Health care has emerged as the top issue for voters headed into the midterm elections, but fewer than half of them say they are hearing a lot from candidates on the issue, according to a new poll released Thursday.
Seven in 10 people list health care as “very important” as they make their voting choices, eclipsing the economy and jobs (64 percent), gun policy (60 percent), immigration (55 percent), tax cuts (53 percent) and foreign policy (51 percent).
When asked to choose just one issue, nearly a third picked health care, according to the survey by the Kaiser Family Foundation. (Kaiser Health, which produces California Healthline, is an editorially independent program of the foundation.)
Still, midterm elections are traditionally a referendum on the president and his party, and that holds true this year as two-thirds of voters say a candidate’s support or opposition to President Donald Trump will be a major factor in their voting decision, the poll found.
Health care was also the top issue chosen overall by voters living in areas identified in the survey as political battlegrounds, although the results varied when pollsters drilled down to political parties. Nearly 4 in 10 Democratic battleground voters and 3 in 10 independents chose health care as their most important issue in voting for Congress.
Among Republican voters, immigration was their top issue, garnering 25 percent compared with 17 percent for health care.
The poll results in two battleground states — Florida and Nevada — also underscored voters’ interest for keeping the Affordable Care Act’s protections for people with preexisting conditions, one of the most popular provisions in the law.
Democrats have made that a key part of their campaign, pointing to Republicans’ votes to repeal the entire law and trying to drive home the message that the GOP’s efforts would strip that guarantee.
Nonetheless, Republicans have recently sought to fight back on that issue, promising on the stump and in campaign ads that they understand the need to keep the protections and would work to do that.
Nearly 7 in 10 Florida voters said they are more likely to vote for a candidate who wants to maintain the protections for people with preexisting conditions, while 9 percent said they are more likely to vote for a candidate who wants to eliminate these protections.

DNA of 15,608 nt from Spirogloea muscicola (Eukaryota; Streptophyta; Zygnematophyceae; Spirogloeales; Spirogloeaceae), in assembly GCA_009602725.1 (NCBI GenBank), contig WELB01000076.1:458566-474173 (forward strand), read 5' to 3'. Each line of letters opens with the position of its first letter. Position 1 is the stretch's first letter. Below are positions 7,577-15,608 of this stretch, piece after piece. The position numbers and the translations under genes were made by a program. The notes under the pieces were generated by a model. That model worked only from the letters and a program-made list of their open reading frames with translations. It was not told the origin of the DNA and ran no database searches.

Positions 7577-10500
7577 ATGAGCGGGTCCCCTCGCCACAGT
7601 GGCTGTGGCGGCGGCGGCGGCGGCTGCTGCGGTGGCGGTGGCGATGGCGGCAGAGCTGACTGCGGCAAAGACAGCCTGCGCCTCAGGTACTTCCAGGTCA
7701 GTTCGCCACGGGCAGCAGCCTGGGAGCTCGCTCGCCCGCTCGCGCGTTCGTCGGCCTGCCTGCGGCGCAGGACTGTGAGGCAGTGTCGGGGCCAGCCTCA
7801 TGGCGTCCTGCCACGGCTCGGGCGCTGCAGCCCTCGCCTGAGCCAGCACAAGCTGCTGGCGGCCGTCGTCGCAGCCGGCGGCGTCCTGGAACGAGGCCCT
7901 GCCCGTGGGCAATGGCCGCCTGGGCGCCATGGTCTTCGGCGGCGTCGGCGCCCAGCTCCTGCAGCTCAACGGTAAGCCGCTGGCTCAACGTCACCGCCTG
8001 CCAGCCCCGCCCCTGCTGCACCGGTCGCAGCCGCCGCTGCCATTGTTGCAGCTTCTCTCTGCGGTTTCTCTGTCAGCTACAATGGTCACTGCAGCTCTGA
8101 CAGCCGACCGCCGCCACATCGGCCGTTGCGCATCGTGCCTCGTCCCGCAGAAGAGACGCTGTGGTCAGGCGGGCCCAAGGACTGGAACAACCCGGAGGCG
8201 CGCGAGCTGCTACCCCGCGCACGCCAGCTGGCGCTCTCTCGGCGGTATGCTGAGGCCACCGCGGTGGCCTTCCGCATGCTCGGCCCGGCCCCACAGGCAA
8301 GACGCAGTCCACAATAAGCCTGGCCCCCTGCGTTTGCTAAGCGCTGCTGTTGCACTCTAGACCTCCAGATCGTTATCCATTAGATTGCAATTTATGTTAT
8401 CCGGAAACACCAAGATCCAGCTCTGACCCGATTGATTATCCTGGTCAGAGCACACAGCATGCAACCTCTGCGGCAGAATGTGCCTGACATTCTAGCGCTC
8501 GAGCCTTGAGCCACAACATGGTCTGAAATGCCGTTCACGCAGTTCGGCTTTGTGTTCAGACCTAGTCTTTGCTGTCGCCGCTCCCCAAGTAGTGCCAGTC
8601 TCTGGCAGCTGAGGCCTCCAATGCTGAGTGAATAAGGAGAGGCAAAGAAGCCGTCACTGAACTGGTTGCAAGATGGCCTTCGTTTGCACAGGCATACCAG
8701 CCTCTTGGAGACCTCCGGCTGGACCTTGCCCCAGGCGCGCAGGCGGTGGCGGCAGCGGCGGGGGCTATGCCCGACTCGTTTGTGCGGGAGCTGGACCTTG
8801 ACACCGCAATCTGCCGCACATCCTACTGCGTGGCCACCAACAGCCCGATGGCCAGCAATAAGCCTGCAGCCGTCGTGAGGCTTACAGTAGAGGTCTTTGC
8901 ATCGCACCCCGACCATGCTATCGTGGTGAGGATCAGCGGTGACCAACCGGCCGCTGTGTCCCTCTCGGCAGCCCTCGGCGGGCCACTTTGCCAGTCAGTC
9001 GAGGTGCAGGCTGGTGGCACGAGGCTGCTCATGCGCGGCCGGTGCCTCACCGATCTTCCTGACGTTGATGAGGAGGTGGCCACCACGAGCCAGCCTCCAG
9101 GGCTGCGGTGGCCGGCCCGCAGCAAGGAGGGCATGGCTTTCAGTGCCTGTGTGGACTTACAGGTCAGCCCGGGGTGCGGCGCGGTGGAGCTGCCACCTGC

In Nevada, nearly 70 percent of voters also said they wanted the ACA preexisting protections guaranteed.
In Florida, where the deadliest mass school shooting in American history took place last February, health care also was the top issue among voters. Twenty-six percent of Florida voters listed health as their top issue. The economy and gun policy tied for the second-biggest issue at 19 percent.
The shooting at Marjory Stoneman Douglas High School in Parkland, Fla., left 17 students and staff members dead, spurred massive marches around the country and stirred national debate on gun policy.
Florida is traditionally a key battleground state but more so this year with close races for the U.S. Senate and governor’s race hanging in the balance.
Nearly half of Florida voters said they are more likely to vote for a candidate who wants to expand Medicaid.
Florida is one of 17 states that has chosen not to expand Medicaid under the health law, leaving tens of thousands of its adult residents without health insurance. The Republican-controlled legislature has refused to accept millions of dollars in federal funding to extend the coverage.
Two in 10 Democratic voters in Florida said support for a candidate supporting a national health plan, or “Medicare-for-all,” is the most important health care position for a candidate to take. Andrew Gillum, the Florida Democratic gubernatorial nominee, has said he would support a national health plan.
In Nevada, which also has a key Senate battle, the poll found nearly a quarter of voters said health care was the top issue in their decisions this year, but immigration and the economy were very close behind.
Nearly a third of Democrats in Nevada said they are looking for a candidate who supports a single-payer health plan.
Just under a third of Republicans in Florida and Nevada said that a candidate’s support of repealing the ACA is the most important health issue when they vote.
The poll of 1,201 adults was conducted Sept. 19-Oct. 2. The national survey has a margin of error of +/-3 percentage points.